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One of the foremost problems with the nation's welfare system is that it often fails to provide recipients with the skills necessary to find and maintain employment.
New York City's Work Experience Program is designed to do just that--place welfare recipients in "unpaid" city jobs to build employable skills.
The news on the street is that WEP will be getting an influx of new positions, as the money-challenged Metropolitan Transit Authority (MTA) has plans of hiring welfare recipients to clean the city's subways and buses.
Last year, budget cuts required the MTA to cut 3,500 jobs, 173 of which the Daily News reports were cleaning positions. Because the MTA has previously and successfully participated in the WEP, it is looking to fill those positions with welfare recipients who wish to acquire on-the-job skills.
This may sound like a great idea for all parties involved, but it might present some legal problems for both the MTA and New York City.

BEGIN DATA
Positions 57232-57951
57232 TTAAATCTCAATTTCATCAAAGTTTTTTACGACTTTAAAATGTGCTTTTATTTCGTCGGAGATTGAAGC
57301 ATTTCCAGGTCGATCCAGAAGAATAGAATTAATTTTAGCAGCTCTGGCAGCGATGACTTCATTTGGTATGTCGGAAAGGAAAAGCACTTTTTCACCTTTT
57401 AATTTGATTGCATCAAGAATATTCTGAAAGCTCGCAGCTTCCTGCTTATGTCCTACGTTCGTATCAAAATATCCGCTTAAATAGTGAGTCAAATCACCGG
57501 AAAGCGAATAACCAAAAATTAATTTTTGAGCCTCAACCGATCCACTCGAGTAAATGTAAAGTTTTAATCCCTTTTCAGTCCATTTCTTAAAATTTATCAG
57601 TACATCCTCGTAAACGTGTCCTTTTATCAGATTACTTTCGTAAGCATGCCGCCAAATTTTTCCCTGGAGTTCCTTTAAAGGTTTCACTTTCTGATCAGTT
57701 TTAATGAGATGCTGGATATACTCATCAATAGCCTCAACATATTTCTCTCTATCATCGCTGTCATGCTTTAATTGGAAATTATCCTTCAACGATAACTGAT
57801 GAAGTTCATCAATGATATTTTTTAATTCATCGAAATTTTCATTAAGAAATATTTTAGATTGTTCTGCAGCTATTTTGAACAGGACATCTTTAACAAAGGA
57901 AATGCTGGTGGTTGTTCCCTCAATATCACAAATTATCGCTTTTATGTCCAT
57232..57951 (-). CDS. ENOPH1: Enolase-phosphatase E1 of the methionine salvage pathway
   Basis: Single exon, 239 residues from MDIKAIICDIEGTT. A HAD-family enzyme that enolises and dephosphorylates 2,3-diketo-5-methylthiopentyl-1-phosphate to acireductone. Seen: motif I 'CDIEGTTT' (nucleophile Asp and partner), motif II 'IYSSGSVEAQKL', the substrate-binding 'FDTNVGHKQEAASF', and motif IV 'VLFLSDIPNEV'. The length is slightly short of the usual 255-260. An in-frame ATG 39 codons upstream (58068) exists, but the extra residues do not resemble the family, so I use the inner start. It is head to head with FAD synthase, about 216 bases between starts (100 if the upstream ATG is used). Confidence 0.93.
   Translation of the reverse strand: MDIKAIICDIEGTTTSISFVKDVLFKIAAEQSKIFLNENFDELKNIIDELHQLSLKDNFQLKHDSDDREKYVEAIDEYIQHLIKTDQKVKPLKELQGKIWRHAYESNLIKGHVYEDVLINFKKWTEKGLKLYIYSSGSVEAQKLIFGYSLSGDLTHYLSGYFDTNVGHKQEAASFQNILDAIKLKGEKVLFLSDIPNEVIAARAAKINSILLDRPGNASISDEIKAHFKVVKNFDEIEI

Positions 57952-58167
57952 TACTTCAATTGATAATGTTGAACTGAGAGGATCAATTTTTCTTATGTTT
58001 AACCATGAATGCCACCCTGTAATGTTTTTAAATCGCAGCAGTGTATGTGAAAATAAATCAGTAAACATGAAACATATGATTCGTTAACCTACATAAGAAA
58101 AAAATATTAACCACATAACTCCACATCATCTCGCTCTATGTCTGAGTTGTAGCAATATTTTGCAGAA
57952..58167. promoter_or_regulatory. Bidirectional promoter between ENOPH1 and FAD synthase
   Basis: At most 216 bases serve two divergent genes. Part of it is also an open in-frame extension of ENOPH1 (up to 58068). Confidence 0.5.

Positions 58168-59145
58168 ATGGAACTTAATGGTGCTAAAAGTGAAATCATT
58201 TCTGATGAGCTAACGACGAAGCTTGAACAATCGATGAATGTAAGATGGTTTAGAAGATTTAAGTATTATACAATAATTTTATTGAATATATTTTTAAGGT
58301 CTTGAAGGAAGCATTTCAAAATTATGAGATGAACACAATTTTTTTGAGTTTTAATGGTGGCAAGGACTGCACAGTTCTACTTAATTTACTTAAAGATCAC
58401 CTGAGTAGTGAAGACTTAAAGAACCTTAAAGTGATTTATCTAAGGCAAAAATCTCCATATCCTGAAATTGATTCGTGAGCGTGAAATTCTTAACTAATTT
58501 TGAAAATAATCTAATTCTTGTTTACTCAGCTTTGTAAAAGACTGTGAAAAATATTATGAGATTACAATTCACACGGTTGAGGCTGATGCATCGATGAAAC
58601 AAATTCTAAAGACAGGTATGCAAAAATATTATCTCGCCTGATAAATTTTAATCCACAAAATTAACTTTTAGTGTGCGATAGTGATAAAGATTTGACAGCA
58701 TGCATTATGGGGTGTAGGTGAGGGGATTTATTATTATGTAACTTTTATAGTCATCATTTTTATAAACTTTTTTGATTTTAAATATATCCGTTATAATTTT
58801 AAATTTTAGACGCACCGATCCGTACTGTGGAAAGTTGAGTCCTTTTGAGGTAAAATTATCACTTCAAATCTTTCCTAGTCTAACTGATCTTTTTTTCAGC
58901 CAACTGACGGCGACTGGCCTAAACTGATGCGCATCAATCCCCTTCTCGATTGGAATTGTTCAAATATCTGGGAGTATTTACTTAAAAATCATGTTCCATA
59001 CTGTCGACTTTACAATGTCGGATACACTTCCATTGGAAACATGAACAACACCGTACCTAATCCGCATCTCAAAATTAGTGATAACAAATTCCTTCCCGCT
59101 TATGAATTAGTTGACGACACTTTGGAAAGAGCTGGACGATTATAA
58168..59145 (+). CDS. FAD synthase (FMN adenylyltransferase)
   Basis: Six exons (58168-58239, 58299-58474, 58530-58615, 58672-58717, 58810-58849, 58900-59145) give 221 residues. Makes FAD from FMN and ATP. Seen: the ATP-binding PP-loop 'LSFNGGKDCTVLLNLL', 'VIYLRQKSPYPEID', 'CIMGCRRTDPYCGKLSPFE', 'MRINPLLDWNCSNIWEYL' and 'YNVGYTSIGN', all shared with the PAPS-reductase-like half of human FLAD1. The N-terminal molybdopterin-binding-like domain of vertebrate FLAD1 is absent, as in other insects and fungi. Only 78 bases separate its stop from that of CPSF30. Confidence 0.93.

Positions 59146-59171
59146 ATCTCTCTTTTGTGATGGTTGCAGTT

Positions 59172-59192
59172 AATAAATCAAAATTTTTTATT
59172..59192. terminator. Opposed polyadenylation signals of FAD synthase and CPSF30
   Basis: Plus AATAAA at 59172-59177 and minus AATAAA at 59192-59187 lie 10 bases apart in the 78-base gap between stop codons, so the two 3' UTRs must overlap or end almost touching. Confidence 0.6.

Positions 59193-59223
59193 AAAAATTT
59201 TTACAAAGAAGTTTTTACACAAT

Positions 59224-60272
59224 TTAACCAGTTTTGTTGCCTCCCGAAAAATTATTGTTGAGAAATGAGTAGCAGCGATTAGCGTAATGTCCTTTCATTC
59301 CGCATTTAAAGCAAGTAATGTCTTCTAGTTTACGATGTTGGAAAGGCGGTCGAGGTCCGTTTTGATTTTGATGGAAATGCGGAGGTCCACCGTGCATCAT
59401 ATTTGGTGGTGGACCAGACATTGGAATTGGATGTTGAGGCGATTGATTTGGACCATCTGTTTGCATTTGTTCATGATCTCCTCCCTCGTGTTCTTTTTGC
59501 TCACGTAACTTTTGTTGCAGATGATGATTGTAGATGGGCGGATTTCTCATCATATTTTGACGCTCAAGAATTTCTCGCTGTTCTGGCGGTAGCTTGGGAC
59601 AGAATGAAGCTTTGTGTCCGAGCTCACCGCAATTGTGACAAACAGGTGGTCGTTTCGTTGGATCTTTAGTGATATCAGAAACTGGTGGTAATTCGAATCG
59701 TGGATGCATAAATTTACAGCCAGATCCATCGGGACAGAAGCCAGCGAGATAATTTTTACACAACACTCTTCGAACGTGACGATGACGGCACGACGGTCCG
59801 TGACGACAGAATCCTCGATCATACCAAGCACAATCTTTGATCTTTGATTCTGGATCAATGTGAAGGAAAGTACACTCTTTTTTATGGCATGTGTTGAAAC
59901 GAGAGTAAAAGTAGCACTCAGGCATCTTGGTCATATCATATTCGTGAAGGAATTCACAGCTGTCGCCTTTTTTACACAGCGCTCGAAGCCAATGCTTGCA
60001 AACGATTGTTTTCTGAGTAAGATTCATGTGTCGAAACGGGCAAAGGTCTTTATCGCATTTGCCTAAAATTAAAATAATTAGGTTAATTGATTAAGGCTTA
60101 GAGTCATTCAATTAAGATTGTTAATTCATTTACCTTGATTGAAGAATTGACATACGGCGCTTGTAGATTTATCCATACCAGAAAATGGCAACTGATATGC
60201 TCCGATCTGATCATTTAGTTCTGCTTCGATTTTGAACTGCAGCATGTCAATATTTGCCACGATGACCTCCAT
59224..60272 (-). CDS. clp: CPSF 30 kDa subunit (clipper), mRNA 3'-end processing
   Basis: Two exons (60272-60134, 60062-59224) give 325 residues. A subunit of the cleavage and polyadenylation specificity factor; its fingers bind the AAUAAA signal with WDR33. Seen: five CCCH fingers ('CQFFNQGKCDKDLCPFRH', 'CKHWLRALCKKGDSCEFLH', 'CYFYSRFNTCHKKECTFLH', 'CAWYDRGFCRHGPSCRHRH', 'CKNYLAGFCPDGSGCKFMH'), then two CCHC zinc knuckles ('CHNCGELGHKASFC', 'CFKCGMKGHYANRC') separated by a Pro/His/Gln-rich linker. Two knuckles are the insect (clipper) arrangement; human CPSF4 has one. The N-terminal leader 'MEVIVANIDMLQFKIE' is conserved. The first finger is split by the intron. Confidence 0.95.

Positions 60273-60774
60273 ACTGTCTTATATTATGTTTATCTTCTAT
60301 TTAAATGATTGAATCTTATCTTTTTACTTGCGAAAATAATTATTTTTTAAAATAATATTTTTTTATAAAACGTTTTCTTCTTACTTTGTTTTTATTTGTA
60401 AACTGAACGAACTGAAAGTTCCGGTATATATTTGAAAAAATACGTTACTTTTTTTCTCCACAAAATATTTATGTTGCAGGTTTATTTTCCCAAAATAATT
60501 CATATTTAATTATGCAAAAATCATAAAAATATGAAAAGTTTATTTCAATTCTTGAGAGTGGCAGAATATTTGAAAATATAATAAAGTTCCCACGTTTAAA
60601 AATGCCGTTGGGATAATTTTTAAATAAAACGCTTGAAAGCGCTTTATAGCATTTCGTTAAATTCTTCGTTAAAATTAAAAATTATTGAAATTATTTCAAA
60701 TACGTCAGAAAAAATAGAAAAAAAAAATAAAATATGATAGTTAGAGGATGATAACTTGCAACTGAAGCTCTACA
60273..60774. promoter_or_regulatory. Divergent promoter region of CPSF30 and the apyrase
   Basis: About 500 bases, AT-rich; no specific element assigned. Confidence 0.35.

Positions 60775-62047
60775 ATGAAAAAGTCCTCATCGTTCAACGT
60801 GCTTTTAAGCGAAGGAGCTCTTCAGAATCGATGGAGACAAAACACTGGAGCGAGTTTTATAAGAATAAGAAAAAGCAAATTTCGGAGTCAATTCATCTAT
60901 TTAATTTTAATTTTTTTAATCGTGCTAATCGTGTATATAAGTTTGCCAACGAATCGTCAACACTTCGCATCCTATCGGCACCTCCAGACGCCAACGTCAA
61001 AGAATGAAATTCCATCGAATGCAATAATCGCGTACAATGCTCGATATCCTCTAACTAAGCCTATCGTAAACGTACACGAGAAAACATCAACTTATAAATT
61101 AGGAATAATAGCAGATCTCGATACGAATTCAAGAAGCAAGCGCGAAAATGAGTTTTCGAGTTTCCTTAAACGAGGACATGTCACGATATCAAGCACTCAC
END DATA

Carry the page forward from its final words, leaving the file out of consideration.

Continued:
The Constitution restricts government agencies' ability to discriminate between different groups of citizens. This includes in the area of employment.
An argument can be made that the city and the MTA are discriminating in favor of welfare recipients in terms of who it employs in city jobs. In effect, it's rehiring employees to fill cleaning positions, and is requiring that any applicants be currently receiving some form of welfare.
Chances are city attorneys and the MTA have already analyzed this possibility and found that it passes constitutional scrutiny. But if they haven't, they should get on it quick before an ex-MTA employee decides to file suit.
Meeting with a lawyer can help you understand your options and how to best protect your rights. Visit our attorney directory to find a lawyer near you who can help.
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